The exhibition is divided into three overarching themes: queer liberation, family tableaux, and symbolisms and iconography. With a papercutting practice stemming from the Northern Shaanxi school, distinguished by its auspicious motifs and “humble aesthetics”, the artist takes a contemporary and unique approach by using papercutting as a means to chronicle his personal stories, to channel his homoerotic fantasies, and to find liberation amidst a conservative landscape. His compositions often incorporate built structures, walls, and caves, intertwined with floral elements and fauna, depicting pockexs of spaces wherein one could find escapism and unleash unhinged desires.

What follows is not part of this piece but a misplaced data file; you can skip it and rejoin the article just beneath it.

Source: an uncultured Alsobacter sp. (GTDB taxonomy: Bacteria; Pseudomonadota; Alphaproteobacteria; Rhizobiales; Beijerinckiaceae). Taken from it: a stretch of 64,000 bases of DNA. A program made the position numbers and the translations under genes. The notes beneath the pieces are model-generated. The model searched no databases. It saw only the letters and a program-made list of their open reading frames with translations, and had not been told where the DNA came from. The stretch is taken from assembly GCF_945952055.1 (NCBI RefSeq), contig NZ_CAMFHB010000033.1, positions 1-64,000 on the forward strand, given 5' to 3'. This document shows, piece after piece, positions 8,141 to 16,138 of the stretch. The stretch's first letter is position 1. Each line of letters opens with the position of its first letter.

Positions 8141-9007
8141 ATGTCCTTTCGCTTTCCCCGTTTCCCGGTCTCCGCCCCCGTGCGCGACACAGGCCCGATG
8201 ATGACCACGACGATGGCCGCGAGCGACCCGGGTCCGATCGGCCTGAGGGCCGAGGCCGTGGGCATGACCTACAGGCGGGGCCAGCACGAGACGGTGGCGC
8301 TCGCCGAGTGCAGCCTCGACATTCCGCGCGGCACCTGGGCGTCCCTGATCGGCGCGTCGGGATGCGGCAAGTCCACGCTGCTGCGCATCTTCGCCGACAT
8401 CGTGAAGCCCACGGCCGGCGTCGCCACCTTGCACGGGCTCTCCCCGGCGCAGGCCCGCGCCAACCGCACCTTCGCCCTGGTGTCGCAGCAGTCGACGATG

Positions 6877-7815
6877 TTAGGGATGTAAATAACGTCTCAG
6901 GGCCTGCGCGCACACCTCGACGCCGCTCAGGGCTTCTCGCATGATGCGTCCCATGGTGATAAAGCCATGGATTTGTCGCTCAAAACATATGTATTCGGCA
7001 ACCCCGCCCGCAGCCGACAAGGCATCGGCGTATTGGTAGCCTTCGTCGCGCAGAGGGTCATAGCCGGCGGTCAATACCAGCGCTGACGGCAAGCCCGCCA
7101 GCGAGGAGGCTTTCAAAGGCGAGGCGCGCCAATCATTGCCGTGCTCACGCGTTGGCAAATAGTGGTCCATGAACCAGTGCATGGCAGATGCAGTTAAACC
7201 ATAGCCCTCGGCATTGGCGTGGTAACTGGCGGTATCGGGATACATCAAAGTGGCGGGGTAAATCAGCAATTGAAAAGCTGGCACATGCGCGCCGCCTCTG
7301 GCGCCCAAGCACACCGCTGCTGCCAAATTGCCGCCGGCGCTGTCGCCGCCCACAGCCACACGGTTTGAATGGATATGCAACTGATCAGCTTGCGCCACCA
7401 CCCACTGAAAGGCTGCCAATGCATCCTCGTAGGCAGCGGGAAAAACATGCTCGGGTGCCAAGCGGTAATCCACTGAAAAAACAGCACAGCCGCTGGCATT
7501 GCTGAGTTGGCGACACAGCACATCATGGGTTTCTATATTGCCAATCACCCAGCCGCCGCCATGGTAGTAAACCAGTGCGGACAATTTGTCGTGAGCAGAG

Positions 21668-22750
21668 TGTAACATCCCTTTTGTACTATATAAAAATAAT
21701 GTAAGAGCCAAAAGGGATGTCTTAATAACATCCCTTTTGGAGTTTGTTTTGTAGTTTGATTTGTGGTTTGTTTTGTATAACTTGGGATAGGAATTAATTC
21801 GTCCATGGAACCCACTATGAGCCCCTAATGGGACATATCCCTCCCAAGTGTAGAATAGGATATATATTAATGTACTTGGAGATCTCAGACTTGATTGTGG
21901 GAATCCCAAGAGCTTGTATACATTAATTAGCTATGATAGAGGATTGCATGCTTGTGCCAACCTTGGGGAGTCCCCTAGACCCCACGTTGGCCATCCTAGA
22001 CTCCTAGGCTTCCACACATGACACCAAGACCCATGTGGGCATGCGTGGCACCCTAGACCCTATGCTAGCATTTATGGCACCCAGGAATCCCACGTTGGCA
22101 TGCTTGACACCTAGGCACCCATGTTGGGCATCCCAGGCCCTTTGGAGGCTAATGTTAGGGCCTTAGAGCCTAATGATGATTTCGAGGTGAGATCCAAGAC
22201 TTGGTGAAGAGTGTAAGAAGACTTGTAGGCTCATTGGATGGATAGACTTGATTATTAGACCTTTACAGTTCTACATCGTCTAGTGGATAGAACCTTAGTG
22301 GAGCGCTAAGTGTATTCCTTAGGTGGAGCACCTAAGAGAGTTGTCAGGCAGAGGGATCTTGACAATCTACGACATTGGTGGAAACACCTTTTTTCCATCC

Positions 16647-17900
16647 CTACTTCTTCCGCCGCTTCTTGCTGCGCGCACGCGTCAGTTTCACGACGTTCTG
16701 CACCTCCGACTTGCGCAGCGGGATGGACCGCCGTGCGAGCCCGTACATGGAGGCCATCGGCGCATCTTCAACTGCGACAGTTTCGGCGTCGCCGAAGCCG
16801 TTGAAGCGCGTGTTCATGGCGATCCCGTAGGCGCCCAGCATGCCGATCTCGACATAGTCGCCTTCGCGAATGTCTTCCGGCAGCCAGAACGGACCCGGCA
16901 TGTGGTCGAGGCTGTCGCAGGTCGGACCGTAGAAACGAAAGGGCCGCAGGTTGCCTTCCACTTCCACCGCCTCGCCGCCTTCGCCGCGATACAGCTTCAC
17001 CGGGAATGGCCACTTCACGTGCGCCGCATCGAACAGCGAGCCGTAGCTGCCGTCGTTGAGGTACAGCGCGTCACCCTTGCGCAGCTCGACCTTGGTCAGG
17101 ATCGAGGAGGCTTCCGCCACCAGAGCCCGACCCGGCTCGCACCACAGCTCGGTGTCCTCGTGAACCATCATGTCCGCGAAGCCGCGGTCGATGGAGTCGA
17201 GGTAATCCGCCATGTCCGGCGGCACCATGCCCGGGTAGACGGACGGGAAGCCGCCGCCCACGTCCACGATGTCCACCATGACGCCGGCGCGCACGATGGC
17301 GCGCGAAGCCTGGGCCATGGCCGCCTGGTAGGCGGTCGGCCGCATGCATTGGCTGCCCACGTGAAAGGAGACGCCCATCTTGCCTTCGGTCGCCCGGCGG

Train (1986) depicts Xiyadie’s first homosexual encounter in a train en route to Xi’an. The papercut is centred on the artist’s younger self, sporting a blonde-dyed mullet, in a steamy encounter with a train attendant. The lovers’ legs transform into the coupling rod of the train, connected to its strident wheels. Enraptured in the train attendant’s cabin, the two men are conjoined in infatuation, making love to the rhythm of the chugging train, unaffected by the people dining in neighboring cabins. Auspicious animals gather in the background, including a dancing monkey and a rabbit holding a conductor’s flag. Interwoven with blooming flowers, they symbolize the consummation of their love, marking the beginning of an awakening journey. In 2005, Xiyadie moved to Beijing as a migrant worker, where he found an accepting community in the burgeoning gay subcultural scene. Mirroring the two male lovers along the central axis in Train, Xiyadie’s magnum opus Gate (2013) depicts two men pleasuring each other in front of Tiananmen Square, the symbol of national power and civic life.